How to Ski or Snowboard in Trees

Many skiers and boarders find the open slopes of a resort enough for them to enjoy themselves on their day out, but if you have ever found yourself drawn toward tracks leading into the trees and being drawn in further.

At first glance, there are many compelling arguments in favour of venturing into the trees: making turns around trees is fun and dynamic, while powder snow often remains after open slopes are completely tracked out. Before venturing off on this journey however, be aware of potential risks and ensure you possess some key skills before venturing inwards.

Tree skiing/riding on slopes with insufficient or too icy/firm snow can be extremely challenging, with your more likely getting caught in branches that aren’t fully buried, running over rocks and damaging equipment more likely. Ski resorts usually do an excellent job marking areas without enough snow, as well as potentially closing off any potentially icy regions, but you must still exercise discretion and use sound judgment when out on firmer snow surfaces. To avoid getting caught in branches, it is generally a good idea to wait until solid foundations have been laid and all underbrush has been covered over by vegetation. Avoiding slippery, firm slopes requires paying attention to the weather: if it was sunny and warm the day before but has turned freezing today, then snow might remain solid until it warms up enough for it to soften again. Before venturing into the trees or away from resort facilities, check the resort website or speak with an employee for an update or ask an employee directly for an update on snow conditions.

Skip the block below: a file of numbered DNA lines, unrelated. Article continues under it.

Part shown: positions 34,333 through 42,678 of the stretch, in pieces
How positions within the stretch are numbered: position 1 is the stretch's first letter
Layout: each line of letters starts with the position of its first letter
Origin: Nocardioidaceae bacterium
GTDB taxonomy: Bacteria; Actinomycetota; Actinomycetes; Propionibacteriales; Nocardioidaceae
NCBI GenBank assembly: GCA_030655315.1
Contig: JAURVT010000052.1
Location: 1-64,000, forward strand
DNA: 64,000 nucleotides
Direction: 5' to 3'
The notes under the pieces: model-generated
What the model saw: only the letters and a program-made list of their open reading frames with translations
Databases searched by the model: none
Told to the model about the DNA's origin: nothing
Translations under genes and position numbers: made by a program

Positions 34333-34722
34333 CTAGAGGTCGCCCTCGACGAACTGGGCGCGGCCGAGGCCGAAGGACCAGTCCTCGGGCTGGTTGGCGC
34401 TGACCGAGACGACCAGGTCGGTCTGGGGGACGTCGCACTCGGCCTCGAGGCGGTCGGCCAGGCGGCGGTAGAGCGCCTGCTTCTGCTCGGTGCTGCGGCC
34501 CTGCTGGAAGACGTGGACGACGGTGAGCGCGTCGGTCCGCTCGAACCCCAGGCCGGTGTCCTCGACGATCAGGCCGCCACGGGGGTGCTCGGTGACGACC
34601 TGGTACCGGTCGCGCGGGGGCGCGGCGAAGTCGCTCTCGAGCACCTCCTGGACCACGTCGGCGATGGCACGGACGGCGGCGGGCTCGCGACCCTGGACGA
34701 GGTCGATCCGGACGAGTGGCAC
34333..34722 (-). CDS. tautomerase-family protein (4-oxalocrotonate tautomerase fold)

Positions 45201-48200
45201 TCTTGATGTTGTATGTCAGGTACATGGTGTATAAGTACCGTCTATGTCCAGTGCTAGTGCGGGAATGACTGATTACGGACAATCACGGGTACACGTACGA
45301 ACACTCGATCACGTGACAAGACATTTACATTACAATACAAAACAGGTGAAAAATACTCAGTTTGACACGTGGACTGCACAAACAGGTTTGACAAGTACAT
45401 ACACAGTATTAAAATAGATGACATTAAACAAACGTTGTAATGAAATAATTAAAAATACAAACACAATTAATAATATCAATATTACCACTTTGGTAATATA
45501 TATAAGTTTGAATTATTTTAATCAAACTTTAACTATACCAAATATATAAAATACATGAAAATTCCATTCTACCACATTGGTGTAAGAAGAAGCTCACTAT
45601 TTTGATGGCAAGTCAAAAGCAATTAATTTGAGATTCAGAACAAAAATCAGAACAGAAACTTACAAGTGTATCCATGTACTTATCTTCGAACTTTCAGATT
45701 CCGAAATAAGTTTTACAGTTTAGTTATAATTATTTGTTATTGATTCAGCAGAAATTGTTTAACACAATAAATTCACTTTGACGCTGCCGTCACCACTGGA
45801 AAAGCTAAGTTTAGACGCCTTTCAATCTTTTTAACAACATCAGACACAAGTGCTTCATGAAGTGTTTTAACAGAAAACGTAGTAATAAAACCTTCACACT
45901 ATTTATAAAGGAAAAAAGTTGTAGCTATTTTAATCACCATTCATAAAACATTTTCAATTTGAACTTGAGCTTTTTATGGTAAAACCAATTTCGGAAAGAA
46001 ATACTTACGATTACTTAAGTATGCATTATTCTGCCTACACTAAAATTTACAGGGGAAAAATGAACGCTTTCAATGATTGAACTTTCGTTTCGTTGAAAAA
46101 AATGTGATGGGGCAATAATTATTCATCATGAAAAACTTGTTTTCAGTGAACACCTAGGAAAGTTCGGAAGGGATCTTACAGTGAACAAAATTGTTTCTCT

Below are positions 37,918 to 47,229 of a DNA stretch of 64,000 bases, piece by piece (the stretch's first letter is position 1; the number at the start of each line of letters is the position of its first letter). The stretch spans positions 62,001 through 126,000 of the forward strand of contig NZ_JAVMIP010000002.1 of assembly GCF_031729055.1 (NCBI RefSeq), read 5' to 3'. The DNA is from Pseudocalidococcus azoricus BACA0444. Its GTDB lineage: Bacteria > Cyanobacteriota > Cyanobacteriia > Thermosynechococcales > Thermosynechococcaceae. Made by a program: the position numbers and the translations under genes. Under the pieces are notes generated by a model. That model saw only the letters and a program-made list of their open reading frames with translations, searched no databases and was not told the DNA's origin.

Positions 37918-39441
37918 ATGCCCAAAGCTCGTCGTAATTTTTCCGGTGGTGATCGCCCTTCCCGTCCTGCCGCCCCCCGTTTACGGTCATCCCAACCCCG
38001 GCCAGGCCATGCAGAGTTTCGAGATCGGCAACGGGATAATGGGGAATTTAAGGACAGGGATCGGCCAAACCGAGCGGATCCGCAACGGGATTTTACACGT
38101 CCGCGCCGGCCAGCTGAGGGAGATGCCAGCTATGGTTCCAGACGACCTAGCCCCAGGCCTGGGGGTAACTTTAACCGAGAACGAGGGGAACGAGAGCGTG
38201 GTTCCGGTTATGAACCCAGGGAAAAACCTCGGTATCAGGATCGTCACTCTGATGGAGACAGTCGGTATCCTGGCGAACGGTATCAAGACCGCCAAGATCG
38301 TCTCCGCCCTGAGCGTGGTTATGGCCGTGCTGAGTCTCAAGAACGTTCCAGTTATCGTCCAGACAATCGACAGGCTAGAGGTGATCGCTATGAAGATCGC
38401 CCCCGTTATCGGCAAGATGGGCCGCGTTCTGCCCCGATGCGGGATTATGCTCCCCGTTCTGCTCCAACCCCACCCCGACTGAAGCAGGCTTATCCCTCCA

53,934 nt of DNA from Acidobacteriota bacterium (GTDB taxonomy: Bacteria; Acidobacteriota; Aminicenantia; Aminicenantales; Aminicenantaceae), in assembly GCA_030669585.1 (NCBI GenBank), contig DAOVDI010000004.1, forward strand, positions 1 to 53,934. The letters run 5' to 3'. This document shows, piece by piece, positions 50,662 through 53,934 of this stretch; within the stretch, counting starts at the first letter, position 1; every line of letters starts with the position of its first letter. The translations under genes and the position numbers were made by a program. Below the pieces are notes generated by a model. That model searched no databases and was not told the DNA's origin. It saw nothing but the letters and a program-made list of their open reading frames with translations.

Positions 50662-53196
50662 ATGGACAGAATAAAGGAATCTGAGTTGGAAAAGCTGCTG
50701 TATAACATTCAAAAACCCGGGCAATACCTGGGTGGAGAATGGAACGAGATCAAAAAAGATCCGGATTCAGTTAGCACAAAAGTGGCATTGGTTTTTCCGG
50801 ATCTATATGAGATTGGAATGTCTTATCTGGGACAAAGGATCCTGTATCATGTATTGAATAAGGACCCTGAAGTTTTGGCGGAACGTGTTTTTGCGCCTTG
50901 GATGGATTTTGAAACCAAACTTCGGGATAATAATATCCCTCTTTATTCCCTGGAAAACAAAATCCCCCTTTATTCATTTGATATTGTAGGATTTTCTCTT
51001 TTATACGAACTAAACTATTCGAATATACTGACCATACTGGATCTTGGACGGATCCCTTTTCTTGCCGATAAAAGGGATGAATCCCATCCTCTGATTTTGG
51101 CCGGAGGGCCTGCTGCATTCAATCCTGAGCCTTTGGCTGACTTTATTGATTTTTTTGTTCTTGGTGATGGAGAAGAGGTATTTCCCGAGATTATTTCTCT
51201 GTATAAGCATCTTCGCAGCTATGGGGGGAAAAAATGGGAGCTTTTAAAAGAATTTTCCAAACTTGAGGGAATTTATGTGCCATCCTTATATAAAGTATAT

Stay Within Resort Bounds

Fresh tracks may tempt you to venture outside the resort boundaries or enter closed-off areas where no one else is going, but ropes exist for a reason–to prevent you from going places you shouldn’t. Even if out-of-bounds lines beckon to you, don’t dart under them as doing so could result in both an invalid pass and fine for you!

Start By Planting Widely Spaced Trees

As soon as you’re ready to head into the trees for the first time, make sure you select an area with evenly spaced trees; no need to challenge yourself with tight tree lines! A trail map or resort guide are good places to find this kind of spot; alternatively look for trees near an open and groomed run that offer trees near its edges so you can make some turns through them before returning back out into open terrain for some more turns – as soon as you become more comfortable you can increase your time spent among them!

Go With A Buddy